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Raymond A. Shaw

Atmospheric Sciences Program and Department of Physics, Michigan Technological University

Turbulence-induced broadening of cloud-droplet size distributions: Implications for aerosol effects on climate

Room 811 AOSS, April 17, 2017, 3:30 PM

Abstract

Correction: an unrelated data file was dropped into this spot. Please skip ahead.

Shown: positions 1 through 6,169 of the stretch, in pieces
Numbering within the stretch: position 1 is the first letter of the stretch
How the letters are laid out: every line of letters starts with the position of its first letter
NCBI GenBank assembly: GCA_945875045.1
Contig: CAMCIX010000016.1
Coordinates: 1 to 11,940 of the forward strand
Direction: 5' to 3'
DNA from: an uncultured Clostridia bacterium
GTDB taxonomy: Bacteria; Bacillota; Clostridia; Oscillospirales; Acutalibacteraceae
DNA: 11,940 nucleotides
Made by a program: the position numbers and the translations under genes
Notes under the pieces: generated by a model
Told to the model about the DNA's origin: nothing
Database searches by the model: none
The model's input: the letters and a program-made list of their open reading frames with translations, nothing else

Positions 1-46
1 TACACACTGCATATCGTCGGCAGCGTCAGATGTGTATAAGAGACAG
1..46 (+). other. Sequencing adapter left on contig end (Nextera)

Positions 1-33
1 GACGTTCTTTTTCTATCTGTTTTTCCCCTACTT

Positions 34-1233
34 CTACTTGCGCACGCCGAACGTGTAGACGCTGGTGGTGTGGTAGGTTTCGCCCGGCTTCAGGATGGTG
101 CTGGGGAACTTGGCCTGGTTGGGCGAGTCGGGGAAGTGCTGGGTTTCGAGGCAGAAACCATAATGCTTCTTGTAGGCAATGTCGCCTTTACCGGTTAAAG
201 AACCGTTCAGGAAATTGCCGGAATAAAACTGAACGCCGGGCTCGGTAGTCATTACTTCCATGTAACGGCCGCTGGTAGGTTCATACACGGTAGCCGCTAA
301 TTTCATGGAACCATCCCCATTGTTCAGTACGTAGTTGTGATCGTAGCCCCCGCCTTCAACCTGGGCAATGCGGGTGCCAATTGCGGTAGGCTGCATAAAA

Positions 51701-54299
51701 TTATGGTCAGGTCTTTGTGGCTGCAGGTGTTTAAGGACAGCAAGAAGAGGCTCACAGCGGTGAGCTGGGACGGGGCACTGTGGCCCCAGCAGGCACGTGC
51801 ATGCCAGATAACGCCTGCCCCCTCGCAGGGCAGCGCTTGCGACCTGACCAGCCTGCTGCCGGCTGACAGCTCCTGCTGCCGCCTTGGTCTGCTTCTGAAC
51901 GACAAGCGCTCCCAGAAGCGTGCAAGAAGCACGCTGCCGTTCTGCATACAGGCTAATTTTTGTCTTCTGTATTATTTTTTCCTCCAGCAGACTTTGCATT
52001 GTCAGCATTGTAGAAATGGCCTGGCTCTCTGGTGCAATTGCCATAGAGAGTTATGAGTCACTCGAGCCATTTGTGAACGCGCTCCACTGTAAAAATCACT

Aerosol particles, such as sea salt, dust and anthropogenic pollution, influence the optical properties of clouds and the tendency of a cloud to form precipitation through droplet collisions. Thus, a variety of 'aerosol indirect effects' on clouds are considered some of the primary uncertainties in the ability to quantify how climate will change in the future. We have investigated cloud droplet growth in a turbulent environment under varying levels of aerosol concentration. The results reveal a surprising role of turbulence in cloud droplet formation and growth that leads to two regimes: a polluted cloud regime in which thermodynamic conditions are rather uniform and cloud droplet sizes are similar, and a clean cloud regime in which thermodynamic conditions are highly variable and cloud droplet sizes are very diverse. The narrowing of droplet size range under polluted conditions introduces a new stabilizing factor by which increased aerosol concentration can suppress precipitation and enhance cloud brightness. Cloud droplet growth in a turbulent environment is studied by creating turbulent moist Rayleigh-Benard convection in a laboratory chamber (the Pi Chamber). Cloud formation is achieved by injecting aerosols into the water-supersaturated environment created by the isobaric mixing of saturated air at different temperatures. In steady state, the injection and activation of aerosol particles to form cloud droplets is balanced by cloud droplet growth through vapor condensation and loss by gravitational settling. A range of steady-state cloud droplet number concentrations is achieved by supplying aerosols at different rates. As steady-state droplet number concentration is decreased the mean droplet size increases as expected, but also the width of the size distribution increases. This increase in the width is associated with larger supersaturation fluctuations due to the slow droplet microphysical response (sink of the water vapor) compared to the fast turbulent mixing (source of the water vapor). The boundary between the two regimes can be conveniently diagnosed with a cloud Damkoehler number.



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